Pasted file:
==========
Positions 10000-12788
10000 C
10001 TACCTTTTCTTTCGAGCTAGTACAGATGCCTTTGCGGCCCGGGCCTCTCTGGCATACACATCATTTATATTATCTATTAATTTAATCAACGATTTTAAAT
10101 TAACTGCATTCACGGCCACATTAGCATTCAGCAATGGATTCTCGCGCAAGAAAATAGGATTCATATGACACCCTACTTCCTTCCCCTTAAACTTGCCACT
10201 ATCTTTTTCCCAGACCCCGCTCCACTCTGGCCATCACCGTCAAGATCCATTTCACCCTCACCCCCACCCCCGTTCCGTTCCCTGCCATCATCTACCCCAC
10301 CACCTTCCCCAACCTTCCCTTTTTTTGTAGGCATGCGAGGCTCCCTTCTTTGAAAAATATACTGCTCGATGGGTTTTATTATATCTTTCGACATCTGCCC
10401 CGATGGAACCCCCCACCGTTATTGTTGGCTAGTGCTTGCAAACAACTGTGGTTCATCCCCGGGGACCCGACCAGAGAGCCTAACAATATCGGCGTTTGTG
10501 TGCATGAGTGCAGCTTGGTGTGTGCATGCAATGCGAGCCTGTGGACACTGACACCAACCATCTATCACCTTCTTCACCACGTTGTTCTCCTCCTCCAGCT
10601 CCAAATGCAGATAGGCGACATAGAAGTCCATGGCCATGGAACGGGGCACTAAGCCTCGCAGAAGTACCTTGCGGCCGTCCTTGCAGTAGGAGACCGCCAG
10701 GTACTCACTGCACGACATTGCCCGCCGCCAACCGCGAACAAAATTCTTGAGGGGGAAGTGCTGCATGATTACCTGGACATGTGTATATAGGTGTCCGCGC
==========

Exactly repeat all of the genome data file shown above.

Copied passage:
Positions 10000-12788
10000 C
10001 TACCTTTTCTTTCGAGCTAGTACAGATGCCTTTGCGGCCCGGGCCTCTCTGGCATACACATCATTTATATTATCTATTAATTTAATCAACGATTTTAAAT
10101 TAACTGCATTCACGGCCACATTAGCATTCAGCAATGGATTCTCGCGCAAGAAAATAGGATTCATATGACACCCTACTTCCTTCCCCTTAAACTTGCCACT
10201 ATCTTTTTCCCAGACCCCGCTCCACTCTGGCCATCACCGTCAAGATCCATTTCACCCTCACCCCCACCCCCGTTCCGTTCCCTGCCATCATCTACCCCAC
10301 CACCTTCCCCAACCTTCCCTTTTTTTGTAGGCATGCGAGGCTCCCTTCTTTGAAAAATATACTGCTCGATGGGTTTTATTATATCTTTCGACATCTGCCC
10401 CGATGGAACCCCCCACCGTTATTGTTGGCTAGTGCTTGCAAACAACTGTGGTTCATCCCCGGGGACCCGACCAGAGAGCCTAACAATATCGGCGTTTGTG
10501 TGCATGAGTGCAGCTTGGTGTGTGCATGCAATGCGAGCCTGTGGACACTGACACCAACCATCTATCACCTTCTTCACCACGTTGTTCTCCTCCTCCAGCT
10601 CCAAATGCAGATAGGCGACATAGAAGTCCATGGCCATGGAACGGGGCACTAAGCCTCGCAGAAGTACCTTGCGGCCGTCCTTGCAGTAGGAGACCGCCAG
10701 GTACTCACTGCACGACATTGCCCGCCGCCAACCGCGAACAAAATTCTTGAGGGGGAAGTGCTGCATGATTACCTGGACATGTGTATATAGGTGTCCGCGC